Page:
Exchange traded funds have been in existence for approximately 20 years, but their popularity as an investment option seems to depend entirely on one’s knowledge of investment products in general.
A Spectrem report, ETF Investing by the HNW, shows that an investor’s knowledge of investment products leads to the purchase of ETFs. Similarly, an advisor’s knowledge of investment products can also lead less knowledgeable investors to move into the ETF market.
The report indicates the overall interest in ETFs stem from the investment record of the fund and a recommendation by an advisor. In both cases, 44 percent of investors say the investment record and advisor recommendation prompted them to purchase ETFs.
But the numbers vary widely based on investor knowledge. Fifty-one percent of those who consider themselves very knowledgeable about investments said the investment record was the key reason for getting into ETFs, while 66 percent of those with little knowledge said an advisor’s recommendation got them into ETFs.
Those among the very knowledgeable apparently don’t need advisor recommendations. Only 21 percent overall said advisor recommendations were the reason they invested in ETFs.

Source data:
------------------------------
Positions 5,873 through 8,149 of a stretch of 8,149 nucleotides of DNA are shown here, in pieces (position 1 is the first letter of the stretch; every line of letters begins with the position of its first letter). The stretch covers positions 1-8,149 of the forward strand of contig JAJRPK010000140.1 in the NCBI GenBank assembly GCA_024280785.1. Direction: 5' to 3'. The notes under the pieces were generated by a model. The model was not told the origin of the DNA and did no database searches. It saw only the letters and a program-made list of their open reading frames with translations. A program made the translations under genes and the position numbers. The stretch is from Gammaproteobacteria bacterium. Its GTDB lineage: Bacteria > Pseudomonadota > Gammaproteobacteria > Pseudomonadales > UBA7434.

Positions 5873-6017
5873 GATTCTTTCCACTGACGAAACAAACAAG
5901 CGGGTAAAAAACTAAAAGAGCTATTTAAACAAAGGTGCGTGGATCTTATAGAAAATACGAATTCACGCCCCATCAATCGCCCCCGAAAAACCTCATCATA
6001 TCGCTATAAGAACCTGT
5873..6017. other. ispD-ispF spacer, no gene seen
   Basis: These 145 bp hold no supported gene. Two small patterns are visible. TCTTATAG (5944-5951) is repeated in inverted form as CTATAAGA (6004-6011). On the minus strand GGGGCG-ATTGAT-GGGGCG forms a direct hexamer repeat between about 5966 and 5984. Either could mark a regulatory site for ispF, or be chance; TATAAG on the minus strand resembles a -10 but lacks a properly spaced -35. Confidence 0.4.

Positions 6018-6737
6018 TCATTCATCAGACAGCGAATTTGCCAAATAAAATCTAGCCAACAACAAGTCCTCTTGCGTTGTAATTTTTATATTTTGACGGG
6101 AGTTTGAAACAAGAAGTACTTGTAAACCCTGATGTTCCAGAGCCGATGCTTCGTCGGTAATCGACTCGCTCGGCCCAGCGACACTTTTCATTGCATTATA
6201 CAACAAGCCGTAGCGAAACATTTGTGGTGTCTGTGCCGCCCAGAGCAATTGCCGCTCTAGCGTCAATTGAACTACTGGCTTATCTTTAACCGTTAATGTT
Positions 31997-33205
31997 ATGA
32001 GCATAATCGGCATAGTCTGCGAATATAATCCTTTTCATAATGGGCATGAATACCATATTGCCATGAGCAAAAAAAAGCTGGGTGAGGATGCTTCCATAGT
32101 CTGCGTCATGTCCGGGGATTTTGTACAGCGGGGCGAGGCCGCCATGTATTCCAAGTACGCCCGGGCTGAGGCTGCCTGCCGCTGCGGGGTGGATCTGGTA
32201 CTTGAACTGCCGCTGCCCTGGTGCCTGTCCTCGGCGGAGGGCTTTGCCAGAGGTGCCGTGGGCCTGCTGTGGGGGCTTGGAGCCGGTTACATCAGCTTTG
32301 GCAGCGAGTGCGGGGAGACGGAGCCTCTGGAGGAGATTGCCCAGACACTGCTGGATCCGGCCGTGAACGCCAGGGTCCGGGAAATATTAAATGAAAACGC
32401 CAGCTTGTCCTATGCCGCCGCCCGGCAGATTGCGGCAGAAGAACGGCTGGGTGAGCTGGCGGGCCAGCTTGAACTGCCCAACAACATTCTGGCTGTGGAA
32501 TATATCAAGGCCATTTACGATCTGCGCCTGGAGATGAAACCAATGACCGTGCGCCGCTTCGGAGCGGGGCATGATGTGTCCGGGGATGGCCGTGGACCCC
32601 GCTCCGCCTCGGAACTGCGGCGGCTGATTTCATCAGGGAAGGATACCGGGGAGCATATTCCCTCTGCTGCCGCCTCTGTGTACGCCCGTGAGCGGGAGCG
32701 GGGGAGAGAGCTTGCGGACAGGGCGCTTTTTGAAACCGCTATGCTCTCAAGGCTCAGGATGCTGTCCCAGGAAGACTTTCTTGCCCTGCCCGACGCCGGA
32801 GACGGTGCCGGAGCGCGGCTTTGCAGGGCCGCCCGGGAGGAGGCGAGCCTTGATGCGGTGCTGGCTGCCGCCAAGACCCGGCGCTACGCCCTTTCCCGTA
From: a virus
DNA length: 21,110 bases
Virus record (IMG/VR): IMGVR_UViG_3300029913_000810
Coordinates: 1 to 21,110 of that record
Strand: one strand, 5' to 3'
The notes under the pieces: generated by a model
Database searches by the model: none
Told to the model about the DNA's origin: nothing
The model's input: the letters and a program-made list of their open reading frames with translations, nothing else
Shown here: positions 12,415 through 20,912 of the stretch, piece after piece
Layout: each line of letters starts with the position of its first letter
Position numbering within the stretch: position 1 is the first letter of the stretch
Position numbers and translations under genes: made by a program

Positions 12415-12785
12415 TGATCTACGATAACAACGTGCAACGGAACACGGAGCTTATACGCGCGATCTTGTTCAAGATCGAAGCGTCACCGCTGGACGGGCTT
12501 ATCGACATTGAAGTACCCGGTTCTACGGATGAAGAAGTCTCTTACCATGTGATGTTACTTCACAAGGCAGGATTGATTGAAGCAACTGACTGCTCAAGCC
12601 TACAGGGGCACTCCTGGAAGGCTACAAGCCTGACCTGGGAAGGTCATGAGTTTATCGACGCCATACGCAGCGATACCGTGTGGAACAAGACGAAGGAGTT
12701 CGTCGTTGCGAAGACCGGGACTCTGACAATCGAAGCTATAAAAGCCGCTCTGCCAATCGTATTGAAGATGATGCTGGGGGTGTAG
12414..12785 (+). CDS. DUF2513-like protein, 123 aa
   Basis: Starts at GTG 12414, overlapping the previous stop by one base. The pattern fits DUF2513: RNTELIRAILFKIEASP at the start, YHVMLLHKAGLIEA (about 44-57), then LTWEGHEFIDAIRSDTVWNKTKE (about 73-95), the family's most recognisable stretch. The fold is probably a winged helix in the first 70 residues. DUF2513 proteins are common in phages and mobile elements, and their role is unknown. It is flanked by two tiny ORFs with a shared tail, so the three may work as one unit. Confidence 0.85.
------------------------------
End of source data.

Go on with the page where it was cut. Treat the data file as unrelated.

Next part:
Operating expenses and fees also were a key investment reason for the very knowledgeable investors. While 38 percent of the total study group said fees and expenses were their reason for investing, 48 percent of the very knowledgeable chose that explanation.
It makes sense, too, that information on the particular holdings within the fund would be a factor, and 29 percent of the very knowledgeable said that familiarity with the individual holdings was a reason for owning investments. Only 22 percent of the total study group said that knowledge led them to own ETFs.
Another key factor for the very knowledgeable was the liquidity of ETFs. While the total study showed 48 percent of investors used liquidity as a factor in investing in ETFs, 61 percent of the very knowledgeable selected liquidity as a reason, while only 23 percent of those with little knowledge did so.
A very telling factor in the popularity of ETFs among the knowledgeable is the percentage of investors who prefer ETFS or mutual funds. Thirty percent of investors said they preferred mutual funds, and that number was similar across all knowledge segments. But while 24 percent preferred ETFs, 35 percent of those with great knowledge said they preferred ETFs. While 47 percent of the study group said they preferred having both products in their portfolio, only 39 percent of the very knowledgeable said they preferred having them both, while 57 percent of those with little knowledge said they preferred both.
For more information, see ETF Investing by the HNW.